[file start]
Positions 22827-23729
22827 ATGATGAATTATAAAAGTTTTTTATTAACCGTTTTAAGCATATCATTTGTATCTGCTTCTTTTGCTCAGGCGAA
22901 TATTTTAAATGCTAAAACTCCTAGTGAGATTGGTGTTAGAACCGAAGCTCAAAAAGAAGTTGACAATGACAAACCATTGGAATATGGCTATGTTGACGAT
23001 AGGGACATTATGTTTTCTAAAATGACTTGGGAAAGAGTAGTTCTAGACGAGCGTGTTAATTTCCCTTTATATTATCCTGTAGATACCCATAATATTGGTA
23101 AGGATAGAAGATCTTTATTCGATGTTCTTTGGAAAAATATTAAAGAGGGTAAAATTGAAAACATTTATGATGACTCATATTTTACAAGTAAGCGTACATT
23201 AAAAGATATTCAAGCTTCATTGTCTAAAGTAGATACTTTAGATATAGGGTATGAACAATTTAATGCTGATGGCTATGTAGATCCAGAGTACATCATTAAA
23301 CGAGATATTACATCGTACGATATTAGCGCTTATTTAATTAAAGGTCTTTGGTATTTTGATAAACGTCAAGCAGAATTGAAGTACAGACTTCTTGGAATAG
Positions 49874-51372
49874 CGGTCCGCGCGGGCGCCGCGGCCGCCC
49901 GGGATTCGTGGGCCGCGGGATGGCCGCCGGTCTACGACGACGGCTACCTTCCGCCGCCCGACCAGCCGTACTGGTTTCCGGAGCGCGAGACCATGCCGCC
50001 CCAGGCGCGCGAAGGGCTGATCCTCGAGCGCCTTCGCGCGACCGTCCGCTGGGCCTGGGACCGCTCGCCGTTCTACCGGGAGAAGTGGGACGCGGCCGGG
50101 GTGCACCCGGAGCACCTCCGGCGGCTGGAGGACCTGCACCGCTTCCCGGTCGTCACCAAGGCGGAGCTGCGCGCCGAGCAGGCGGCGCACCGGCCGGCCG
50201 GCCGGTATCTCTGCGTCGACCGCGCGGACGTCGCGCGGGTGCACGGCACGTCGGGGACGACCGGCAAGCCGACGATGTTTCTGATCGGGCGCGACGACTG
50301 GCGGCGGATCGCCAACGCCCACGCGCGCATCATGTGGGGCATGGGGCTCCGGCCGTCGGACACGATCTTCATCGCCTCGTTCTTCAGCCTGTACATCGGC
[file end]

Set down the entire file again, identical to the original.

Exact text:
Positions 22827-23729
22827 ATGATGAATTATAAAAGTTTTTTATTAACCGTTTTAAGCATATCATTTGTATCTGCTTCTTTTGCTCAGGCGAA
22901 TATTTTAAATGCTAAAACTCCTAGTGAGATTGGTGTTAGAACCGAAGCTCAAAAAGAAGTTGACAATGACAAACCATTGGAATATGGCTATGTTGACGAT
23001 AGGGACATTATGTTTTCTAAAATGACTTGGGAAAGAGTAGTTCTAGACGAGCGTGTTAATTTCCCTTTATATTATCCTGTAGATACCCATAATATTGGTA
23101 AGGATAGAAGATCTTTATTCGATGTTCTTTGGAAAAATATTAAAGAGGGTAAAATTGAAAACATTTATGATGACTCATATTTTACAAGTAAGCGTACATT
23201 AAAAGATATTCAAGCTTCATTGTCTAAAGTAGATACTTTAGATATAGGGTATGAACAATTTAATGCTGATGGCTATGTAGATCCAGAGTACATCATTAAA
23301 CGAGATATTACATCGTACGATATTAGCGCTTATTTAATTAAAGGTCTTTGGTATTTTGATAAACGTCAAGCAGAATTGAAGTACAGACTTCTTGGAATAG
Positions 49874-51372
49874 CGGTCCGCGCGGGCGCCGCGGCCGCCC
49901 GGGATTCGTGGGCCGCGGGATGGCCGCCGGTCTACGACGACGGCTACCTTCCGCCGCCCGACCAGCCGTACTGGTTTCCGGAGCGCGAGACCATGCCGCC
50001 CCAGGCGCGCGAAGGGCTGATCCTCGAGCGCCTTCGCGCGACCGTCCGCTGGGCCTGGGACCGCTCGCCGTTCTACCGGGAGAAGTGGGACGCGGCCGGG
50101 GTGCACCCGGAGCACCTCCGGCGGCTGGAGGACCTGCACCGCTTCCCGGTCGTCACCAAGGCGGAGCTGCGCGCCGAGCAGGCGGCGCACCGGCCGGCCG
50201 GCCGGTATCTCTGCGTCGACCGCGCGGACGTCGCGCGGGTGCACGGCACGTCGGGGACGACCGGCAAGCCGACGATGTTTCTGATCGGGCGCGACGACTG
50301 GCGGCGGATCGCCAACGCCCACGCGCGCATCATGTGGGGCATGGGGCTCCGGCCGTCGGACACGATCTTCATCGCCTCGTTCTTCAGCCTGTACATCGGC